Asia may be the birthplace of the dog—researchers believe that wolves were first tamed into pets near China some 15,000 years ago—but it has not built on that distinction. Asian countries today have some of the lowest dog ownership rates in the world. Though jam-packed Hong Kong and city-state Singapore have the most dogs-per-square-mile, both rank among the lowest in dog owners per person. China has even fewer: barely more than two pet dogs for every 100 people.
That’s not the case for the Philippines, which stands out as East Asia’s biggest dog owner, with six times the per-capita number of pets seen in China. In the Philippines, there is one pet dog for every 8 people, whereas in Japan, which has the second-most pups per capita in East Asia, there is only one dog for every 11 people. The reason, Euromonitor suggests, is that increased remittances from migrant workers have boosted disposable incomes and pet spending.
Muslim countries prefer big dogs
Middle Eastern countries and Indonesia have some of the world’s lowest per-capita dog rates, in part due to Islamic traditions that cast dogs as unclean. Saudi Arabia, Egypt, and Indonesia all have fewer than two dogs for every 1,000 people—the lowest per capita ownership rates of 53 countries surveyed by Euromonitor.
Those countries also have the highest proportion of big dogs, likely because citizens keep dogs around for security or help with hunting, not for companionship.
In Egypt, dog-owning expatriates are inspiring a cultural shift, and Westernization and economic growth throughout the Muslim world are driving a surge in pet ownership. Even Saudi Arabia, which called for a ban on the sale of cats and dogs in 2006, has grown fond of German Shepherds, Labs, St. Bernards, and Great Danes. And Egypt and the UAE now both play host to the ultimate expression of canine admiration: the dog show.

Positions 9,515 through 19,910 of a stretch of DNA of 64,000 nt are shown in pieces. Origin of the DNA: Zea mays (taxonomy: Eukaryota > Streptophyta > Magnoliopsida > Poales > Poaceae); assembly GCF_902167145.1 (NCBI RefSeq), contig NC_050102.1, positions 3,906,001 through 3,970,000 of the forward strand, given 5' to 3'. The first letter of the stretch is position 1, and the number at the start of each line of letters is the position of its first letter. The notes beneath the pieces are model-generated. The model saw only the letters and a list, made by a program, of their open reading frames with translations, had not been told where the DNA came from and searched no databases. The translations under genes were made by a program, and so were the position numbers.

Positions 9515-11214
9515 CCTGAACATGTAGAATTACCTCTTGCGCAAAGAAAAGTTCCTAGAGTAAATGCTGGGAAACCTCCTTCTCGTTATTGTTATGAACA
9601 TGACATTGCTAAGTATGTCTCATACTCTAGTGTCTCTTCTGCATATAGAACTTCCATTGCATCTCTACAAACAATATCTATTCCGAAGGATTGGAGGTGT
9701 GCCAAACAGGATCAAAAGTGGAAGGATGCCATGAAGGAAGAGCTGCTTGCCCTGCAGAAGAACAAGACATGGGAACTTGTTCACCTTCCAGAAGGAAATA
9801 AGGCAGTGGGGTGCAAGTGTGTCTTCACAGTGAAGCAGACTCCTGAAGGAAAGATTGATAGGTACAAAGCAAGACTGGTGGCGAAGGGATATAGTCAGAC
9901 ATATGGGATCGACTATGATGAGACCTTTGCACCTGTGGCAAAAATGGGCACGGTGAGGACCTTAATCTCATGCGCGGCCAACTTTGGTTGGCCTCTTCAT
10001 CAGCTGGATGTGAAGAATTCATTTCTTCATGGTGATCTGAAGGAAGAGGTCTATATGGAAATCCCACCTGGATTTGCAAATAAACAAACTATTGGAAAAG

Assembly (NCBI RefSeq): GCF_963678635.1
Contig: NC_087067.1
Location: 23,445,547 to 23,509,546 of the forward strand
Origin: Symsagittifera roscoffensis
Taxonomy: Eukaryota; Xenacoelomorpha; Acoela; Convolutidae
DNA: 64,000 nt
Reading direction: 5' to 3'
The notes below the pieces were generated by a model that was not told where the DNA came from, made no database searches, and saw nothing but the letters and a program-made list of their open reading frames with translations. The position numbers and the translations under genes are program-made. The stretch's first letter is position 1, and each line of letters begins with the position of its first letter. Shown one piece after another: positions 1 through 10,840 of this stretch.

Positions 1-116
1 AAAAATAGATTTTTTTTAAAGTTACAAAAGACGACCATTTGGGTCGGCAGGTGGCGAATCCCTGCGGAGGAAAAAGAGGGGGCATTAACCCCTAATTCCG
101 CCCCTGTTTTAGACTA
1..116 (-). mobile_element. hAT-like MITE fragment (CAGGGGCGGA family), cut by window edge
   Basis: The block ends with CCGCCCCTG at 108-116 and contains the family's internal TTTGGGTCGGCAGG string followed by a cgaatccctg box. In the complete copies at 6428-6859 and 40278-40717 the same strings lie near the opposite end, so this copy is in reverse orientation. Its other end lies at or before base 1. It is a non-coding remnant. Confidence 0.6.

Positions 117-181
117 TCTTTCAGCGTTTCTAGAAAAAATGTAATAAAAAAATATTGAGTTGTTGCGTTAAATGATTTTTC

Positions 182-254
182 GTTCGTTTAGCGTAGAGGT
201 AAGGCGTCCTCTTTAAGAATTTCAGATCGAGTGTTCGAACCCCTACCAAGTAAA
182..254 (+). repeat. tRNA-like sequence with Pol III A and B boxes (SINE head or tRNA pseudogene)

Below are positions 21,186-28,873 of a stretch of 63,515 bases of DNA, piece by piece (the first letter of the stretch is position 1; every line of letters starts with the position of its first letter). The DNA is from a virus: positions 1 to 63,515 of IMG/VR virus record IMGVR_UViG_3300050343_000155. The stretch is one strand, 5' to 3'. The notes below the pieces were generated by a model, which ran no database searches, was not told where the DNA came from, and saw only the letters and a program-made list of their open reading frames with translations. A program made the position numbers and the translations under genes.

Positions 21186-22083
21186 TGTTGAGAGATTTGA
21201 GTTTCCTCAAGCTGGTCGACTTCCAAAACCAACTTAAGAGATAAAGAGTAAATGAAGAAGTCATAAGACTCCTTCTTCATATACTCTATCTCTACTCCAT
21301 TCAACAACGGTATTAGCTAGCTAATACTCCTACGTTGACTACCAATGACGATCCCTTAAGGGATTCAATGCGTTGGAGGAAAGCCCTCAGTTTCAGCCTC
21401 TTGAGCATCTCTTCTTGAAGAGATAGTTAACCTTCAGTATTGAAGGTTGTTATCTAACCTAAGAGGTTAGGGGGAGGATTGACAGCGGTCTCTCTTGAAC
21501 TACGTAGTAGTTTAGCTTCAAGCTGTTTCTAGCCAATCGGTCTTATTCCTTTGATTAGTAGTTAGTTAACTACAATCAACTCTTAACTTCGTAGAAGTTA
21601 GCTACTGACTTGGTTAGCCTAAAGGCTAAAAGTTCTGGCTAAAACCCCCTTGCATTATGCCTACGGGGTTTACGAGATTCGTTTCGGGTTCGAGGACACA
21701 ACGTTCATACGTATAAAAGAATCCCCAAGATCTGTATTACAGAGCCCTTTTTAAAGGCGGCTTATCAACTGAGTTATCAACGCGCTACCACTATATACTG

While big dogs are popular in the UAE, there are restrictions on having guard dogs that are too mean: some 16 breeds, including Huskies, Doberman Pinschers, and Rottweilers, are technically banned (PDF) in Dubai. In fact, seven of these fiercer breeds were disqualified from the Dubai Pet Show earlier this year after a pitt bull mauled a contestant toy poodle.
Norwegians spend the most on dog food per dog
Europe is a dog-friendly place. Countries across the region have more dogs per capita and per square mile than most other parts of the world (although in some European nations, the total pooch population has been shrinking along with the species that owns them).
Not surprisingly, Europeans pay more to feed their dogs: Eight of the top 10 dog-food nations, by spending per dog, are from the continent, according Euromonitor. Norway (PDF) ranks in first place.
Norwegians spent the equivalent of $639 a year on food per pup, according to Euromonitor—almost 50% more than the second-place Swiss—buying costlier organic and “diet” dog chow that can come in meal-sized packs instead of giant sacks, a trend that pet food marketers call “premiumization.” In contrast, Vietnamese spend just $0.75 per dog. In poorer countries, many pets often still live off table scraps, making dog food itself a luxury product. (In India, wealthy pet owners sometimes have human food cooked for their dogs. That degree of pampering is not reflected in the Euromonitor survey, which focused only on pet food).